A Friends of the Earth newsletter arrived at my home the other day. The bold headline, “Flushing Our Future” stared me in the face. It stated that Canada’s boreal forest was being destroyed . . . for toilet paper.
Proctor and Gamble and Costco harvest old-growth trees to manufacture toilet paper products. (Charmin and Kirkland brands)
Boreal trees provide virgin tissue pulp for the production of quality toilet paper. When will Big Corporations stop putting profit before their impact on our planet?
A forest can take a millennium to recover. Consider the repercussion on plants and animals when their habitat disappears.
Then I remembered a Natural Resources Defense Council statement . . . “Forests are the lungs of the earth. A boreal forest is a massive storehouse for carbon. Clearcutting reduces its capacity to absorb and store man-made greenhouse gas emissions.”
Trader Joe’s and 365 Bath Tissue are using recycled material for their toilet tissue. I’m glad some companies value our relationship to Mother Earth.
Those articles got me thinking, “I hadn’t paid much attention to the production of toilet paper before.” So I searched the internet for historical reference on this home necessity.
The earliest reference to its use comes from China. Elsewhere, wealthy people wiped their behinds with wool or hemp. The common man used rags, leaves, grass or moss. The method varied due to country, weather conditions or social customs. The Romans used a sponge on a stick. Afterwards they placed it in a pail of vinegar for later use.
In many parts of the world toilet paper isn’t available or there is no plumbing. Those people feel water is much cleaner and sanitary over using paper. Europe has a bidet in their bathrooms for this purpose. Countries with poor sanitary practices consider squatting to be more hygienic.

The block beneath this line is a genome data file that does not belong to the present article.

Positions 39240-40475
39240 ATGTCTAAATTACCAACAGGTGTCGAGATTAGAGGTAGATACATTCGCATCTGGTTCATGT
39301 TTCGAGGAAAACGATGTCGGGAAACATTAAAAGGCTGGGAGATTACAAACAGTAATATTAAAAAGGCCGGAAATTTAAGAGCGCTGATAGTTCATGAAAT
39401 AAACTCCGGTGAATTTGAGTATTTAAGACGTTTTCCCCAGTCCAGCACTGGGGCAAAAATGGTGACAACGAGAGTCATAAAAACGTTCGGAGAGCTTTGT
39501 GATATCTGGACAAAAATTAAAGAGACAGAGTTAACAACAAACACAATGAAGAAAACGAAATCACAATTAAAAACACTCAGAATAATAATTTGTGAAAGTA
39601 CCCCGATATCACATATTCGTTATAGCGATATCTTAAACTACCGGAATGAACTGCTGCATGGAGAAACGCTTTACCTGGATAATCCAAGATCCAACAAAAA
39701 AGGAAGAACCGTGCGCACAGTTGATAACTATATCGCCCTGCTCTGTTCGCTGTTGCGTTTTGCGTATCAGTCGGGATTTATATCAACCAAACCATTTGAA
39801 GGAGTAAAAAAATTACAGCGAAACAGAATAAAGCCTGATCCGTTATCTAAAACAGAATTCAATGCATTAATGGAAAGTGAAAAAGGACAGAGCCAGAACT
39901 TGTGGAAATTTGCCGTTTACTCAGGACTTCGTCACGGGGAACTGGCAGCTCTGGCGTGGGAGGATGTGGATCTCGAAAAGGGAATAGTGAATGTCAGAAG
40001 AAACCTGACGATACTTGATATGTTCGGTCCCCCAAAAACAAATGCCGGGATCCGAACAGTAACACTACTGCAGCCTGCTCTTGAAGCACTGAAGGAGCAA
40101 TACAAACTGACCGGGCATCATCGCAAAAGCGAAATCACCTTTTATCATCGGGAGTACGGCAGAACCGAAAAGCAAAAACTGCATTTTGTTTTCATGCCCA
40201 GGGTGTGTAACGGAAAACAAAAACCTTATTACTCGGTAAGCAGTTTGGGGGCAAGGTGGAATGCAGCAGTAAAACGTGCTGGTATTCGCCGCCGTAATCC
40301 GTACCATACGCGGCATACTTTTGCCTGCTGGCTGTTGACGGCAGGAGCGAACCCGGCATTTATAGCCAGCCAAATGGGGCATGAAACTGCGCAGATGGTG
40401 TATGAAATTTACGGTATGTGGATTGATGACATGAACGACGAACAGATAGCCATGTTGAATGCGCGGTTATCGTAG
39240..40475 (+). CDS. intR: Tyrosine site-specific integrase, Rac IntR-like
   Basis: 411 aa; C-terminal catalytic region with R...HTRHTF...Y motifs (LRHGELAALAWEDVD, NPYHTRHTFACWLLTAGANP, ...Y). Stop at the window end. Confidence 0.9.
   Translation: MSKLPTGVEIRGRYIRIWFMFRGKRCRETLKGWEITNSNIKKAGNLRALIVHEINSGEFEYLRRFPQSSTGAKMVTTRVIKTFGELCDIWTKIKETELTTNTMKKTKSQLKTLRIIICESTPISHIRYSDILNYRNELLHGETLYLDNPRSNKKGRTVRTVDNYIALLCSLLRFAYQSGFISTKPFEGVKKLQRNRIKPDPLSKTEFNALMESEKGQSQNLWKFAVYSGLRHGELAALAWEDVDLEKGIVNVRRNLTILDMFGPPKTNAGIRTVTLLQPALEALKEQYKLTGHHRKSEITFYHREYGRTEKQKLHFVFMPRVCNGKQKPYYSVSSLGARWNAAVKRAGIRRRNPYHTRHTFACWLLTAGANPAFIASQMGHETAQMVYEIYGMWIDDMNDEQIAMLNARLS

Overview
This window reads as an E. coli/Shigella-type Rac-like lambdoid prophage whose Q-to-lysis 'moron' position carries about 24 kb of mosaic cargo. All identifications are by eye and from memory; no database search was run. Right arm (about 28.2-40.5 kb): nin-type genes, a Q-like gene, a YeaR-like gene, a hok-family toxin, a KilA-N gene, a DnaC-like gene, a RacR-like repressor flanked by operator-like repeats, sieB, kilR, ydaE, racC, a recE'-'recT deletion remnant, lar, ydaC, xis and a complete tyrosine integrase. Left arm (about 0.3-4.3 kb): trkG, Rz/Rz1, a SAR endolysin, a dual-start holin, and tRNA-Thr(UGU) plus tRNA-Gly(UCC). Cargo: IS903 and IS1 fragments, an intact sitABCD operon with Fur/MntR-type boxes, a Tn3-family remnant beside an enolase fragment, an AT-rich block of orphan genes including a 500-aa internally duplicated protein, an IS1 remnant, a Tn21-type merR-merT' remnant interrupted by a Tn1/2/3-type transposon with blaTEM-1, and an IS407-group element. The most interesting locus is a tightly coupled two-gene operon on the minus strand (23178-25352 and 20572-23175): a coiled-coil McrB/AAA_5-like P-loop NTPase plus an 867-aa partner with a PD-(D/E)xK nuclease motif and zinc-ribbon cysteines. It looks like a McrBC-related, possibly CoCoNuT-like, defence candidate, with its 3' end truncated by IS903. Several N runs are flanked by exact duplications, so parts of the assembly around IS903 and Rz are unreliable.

Americans were the biggest users but China is surpassing us today.
Joseph Gayetty invented it. Stores sold them as individual sheets in 1857. Seth Wheeler of Albany, NY received a patent for toilet paper and its dispensers. The Scott Paper Company introduced rolls in1890.
A working flush toilet was in use during Queen Elizabeth’s reign in1596. It took several centuries to become popular. The Industrial Revolution made significant improvements to waste disposal. Houses built after WWII included a bathroom and indoor toilet. Thomas Crapper invented a ballcock to aid in toilet tank refill, still in use today.
People used an outhouse, chamber pots, and a hole in the ground before toilets became widespread. A crescent moon on an outhouse denoted its use for women. A full moon indicated it was for men. Mankind used lime to hide odors and reduce flies. There are still some outhouses in use today.
As late as 1940 many houses lacked hot piped water, a bathtub or shower, or a flush toilet.
Pioneers used corncobs in the 1700s. Newspapers and magazines were popular items also. Cowboys used soft leaves of Mullein and Thimbleberry or those of Wooly lambs ears. Lumberjacks favored the large leaf aster plant. The Corn lily found at high elevations in California and the West is a good choice in a pinch.